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Chinese Hygeine- Living and Working in China

Posted by w_thames_the_d on March 17, 2011

Can anyone help me here? Why is it that the Chinese, once they find themselves within the confines of a subway car, decide to pick stuff off their faces, ears and/or noses and then roll it around examine and then drop it. Each day as I toil in the belly of the beast-BJ subway, I notice that both the chinese men and women alike, are fans of plucking stuff from their bodies as if they were in the comfort of their own homes. Is it just me? Do i just get on the wrong car each day, or have you seen it as well?

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Funny Comment

Posted by w_thames_the_d on March 17, 2011

Here is a funny comment and a good point. It comes from my post about The Death of a Luxury Car in China…
comment from Amateurs Neuter OpenlyAmateurs Neuter Openly
“i am waiting for the pissing contest between china v. everyone to evolve into actually seeing who can build the best quality product for the cheapest price. not the deceptively-quality-looking-product-at-slightly-above-the cheapest-price-paradigm that we currently enjoy. then again i’ve always been a bit of a dreamer.”

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Historical China and Familial ties

Posted by w_thames_the_d on March 17, 2011

From here Historic China, and other sketches (Herbert Allen Giles)

A great drag on the poor in China is the family tie, involving as it does not only the support of aged parents, but a supply of rice to uncles, brothers, and cousins of remote degrees of relationship, during such time as these may be out of work. Of course such a system cuts both ways, as the time may come when the said relatives supply, in their turn, the daily meal; and the support of parents in a land where poor-rates are unknown, has tended to place the present high premium on male offspring.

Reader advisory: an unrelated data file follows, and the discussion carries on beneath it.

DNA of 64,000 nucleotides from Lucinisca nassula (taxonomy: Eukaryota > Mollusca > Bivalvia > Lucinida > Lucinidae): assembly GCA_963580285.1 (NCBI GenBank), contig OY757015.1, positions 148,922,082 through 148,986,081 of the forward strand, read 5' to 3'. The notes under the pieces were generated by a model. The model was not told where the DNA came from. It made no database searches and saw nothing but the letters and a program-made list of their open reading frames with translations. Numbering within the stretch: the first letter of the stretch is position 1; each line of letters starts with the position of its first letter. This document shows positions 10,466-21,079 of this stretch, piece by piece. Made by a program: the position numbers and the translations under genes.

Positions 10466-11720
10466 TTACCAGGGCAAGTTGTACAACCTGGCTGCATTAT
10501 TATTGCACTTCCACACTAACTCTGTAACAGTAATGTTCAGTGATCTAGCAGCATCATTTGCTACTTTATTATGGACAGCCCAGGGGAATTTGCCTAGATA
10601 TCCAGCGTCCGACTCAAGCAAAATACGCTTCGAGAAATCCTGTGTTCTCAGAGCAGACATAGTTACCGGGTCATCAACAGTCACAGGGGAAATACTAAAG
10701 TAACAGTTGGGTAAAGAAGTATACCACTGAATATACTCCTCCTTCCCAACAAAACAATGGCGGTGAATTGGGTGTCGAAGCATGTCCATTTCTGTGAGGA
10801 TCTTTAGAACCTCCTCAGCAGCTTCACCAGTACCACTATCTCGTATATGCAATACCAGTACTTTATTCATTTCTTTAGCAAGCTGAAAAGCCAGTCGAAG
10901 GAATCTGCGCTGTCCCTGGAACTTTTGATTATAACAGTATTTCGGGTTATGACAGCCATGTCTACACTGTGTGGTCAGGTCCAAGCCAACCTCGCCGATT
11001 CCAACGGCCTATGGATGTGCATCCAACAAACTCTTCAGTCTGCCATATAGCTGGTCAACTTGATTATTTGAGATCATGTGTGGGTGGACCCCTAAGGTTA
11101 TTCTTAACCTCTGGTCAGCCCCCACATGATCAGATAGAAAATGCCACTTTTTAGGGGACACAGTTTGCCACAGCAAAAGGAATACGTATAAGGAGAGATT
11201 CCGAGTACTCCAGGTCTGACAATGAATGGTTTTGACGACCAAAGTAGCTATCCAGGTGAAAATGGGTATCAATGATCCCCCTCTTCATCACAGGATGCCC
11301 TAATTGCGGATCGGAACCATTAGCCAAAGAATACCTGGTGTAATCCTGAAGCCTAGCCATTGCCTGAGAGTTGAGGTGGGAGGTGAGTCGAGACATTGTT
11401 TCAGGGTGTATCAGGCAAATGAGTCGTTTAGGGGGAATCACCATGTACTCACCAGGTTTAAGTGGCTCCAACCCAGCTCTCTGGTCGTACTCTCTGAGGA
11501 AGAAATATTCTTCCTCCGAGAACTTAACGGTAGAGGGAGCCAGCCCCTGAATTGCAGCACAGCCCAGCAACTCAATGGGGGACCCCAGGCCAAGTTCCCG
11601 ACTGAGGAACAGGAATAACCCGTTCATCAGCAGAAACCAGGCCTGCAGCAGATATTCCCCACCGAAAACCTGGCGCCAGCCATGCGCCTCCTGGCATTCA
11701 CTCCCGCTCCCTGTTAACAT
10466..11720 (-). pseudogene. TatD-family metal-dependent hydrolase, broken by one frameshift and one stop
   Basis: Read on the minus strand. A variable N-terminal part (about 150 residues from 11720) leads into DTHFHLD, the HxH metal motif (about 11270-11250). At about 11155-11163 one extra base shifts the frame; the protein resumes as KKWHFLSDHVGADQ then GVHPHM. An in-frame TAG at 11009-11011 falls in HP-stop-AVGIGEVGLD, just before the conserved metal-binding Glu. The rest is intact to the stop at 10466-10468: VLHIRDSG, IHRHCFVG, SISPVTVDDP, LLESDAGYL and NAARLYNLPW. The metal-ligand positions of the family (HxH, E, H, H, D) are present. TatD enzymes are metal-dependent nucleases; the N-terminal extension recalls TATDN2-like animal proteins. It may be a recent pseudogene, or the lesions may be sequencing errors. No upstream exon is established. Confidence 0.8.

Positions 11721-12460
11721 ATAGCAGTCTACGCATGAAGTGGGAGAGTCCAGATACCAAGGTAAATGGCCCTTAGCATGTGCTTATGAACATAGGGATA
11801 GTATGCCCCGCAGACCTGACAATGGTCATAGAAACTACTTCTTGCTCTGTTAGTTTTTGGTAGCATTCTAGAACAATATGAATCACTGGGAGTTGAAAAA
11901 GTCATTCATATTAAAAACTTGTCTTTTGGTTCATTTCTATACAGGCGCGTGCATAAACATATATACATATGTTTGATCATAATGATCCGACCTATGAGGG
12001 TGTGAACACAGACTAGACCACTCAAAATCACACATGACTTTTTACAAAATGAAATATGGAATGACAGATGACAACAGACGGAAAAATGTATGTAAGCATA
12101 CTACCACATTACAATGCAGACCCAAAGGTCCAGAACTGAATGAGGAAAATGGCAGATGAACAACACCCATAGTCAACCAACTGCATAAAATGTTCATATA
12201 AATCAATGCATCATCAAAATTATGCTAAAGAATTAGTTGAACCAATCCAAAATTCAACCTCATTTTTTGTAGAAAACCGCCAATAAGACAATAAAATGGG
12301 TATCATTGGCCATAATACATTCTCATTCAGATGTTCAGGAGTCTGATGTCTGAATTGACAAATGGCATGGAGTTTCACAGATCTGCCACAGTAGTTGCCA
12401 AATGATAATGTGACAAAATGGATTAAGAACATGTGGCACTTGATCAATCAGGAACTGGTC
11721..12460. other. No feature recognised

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China’s Problems at Home

Posted by w_thames_the_d on March 17, 2011

From The Party- (Richard Mcgregor)

Equally, for all its rising global interests, the scale of China’s domestic problems, in their depth, multiplicity and variety, means that central government leaders will remain preoccupied at home. It is often hard to explain to outsiders that Hu Jintao does not wake up in the morning worried about what is happening in the US Senate, but by peasant riots in Henan, the choice of the new party secretary in Shandong, a corruption case in Shanghai, coal-mine disasters in Shanxi and so on. China has an ever-increasing outward focus but local problems have priority when they land on Hu’s desk in the morning.

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What it Looks Like to Petition in China-WARNING GRAPHIC PHOTOS

Posted by w_thames_the_d on March 17, 2011

I posted this before, but it should be talked about again. I have attached a photo of the poor man who lost his life in China, and below that I have pasted a snippet of the specifics of the man’s demise.


Article from here
A man lies on a road with his eyes closed, blood streaming from his half-open mouth, his torso completely crushed under the large tire of a red truck. One arm reaches out from beneath the tire. His shoulder is a bloody pile of flesh. His head is no longer attached to the flattened spinal cord.